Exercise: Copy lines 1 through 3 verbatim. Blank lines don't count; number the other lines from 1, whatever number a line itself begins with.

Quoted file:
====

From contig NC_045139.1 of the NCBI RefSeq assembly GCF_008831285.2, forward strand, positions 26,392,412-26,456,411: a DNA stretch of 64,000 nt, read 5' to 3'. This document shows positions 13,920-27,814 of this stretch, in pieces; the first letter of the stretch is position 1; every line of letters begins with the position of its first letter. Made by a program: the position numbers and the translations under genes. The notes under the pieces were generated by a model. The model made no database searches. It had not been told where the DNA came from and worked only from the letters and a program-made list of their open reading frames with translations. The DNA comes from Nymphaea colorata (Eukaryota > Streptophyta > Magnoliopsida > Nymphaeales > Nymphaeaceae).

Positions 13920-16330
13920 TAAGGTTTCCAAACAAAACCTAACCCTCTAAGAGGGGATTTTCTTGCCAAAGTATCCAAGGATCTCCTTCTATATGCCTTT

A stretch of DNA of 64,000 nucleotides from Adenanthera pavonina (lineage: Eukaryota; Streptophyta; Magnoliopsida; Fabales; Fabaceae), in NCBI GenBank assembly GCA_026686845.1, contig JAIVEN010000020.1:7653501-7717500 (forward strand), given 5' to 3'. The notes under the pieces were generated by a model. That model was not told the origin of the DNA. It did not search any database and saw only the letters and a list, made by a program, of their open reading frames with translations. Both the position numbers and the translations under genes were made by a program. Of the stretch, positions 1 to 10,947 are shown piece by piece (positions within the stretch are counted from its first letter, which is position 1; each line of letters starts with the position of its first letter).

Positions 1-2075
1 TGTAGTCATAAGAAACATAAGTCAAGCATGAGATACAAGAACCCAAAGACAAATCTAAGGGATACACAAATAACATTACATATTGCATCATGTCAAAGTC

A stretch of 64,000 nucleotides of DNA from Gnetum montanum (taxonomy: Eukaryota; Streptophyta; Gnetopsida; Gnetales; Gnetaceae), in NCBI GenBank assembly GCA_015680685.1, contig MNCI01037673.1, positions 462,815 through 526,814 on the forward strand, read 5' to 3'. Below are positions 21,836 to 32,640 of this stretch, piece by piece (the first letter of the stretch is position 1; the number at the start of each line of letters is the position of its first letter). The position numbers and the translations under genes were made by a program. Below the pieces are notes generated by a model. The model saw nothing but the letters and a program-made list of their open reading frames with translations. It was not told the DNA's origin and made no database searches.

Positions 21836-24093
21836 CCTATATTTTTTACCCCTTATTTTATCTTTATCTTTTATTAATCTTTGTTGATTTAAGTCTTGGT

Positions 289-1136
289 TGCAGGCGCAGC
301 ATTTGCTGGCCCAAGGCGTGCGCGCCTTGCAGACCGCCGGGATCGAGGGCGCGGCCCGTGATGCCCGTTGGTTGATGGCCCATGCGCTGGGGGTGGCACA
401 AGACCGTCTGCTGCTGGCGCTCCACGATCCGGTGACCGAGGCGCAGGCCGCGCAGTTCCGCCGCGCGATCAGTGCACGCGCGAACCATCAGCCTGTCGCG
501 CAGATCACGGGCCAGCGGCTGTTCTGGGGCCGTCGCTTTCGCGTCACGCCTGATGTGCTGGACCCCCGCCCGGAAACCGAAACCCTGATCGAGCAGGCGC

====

From contig NC_045139.1 of the NCBI RefSeq assembly GCF_008831285.2, forward strand, positions 26,392,412-26,456,411: a DNA stretch of 64,000 nt, read 5' to 3'. This document shows positions 13,920-27,814 of this stretch, in pieces; the first letter of the stretch is position 1; every line of letters begins with the position of its first letter. Made by a program: the position numbers and the translations under genes. The notes under the pieces were generated by a model. The model made no database searches. It had not been told where the DNA came from and worked only from the letters and a program-made list of their open reading frames with translations. The DNA comes from Nymphaea colorata (Eukaryota > Streptophyta > Magnoliopsida > Nymphaeales > Nymphaeaceae).

Positions 13920-16330
13920 TAAGGTTTCCAAACAAAACCTAACCCTCTAAGAGGGGATTTTCTTGCCAAAGTATCCAAGGATCTCCTTCTATATGCCTTT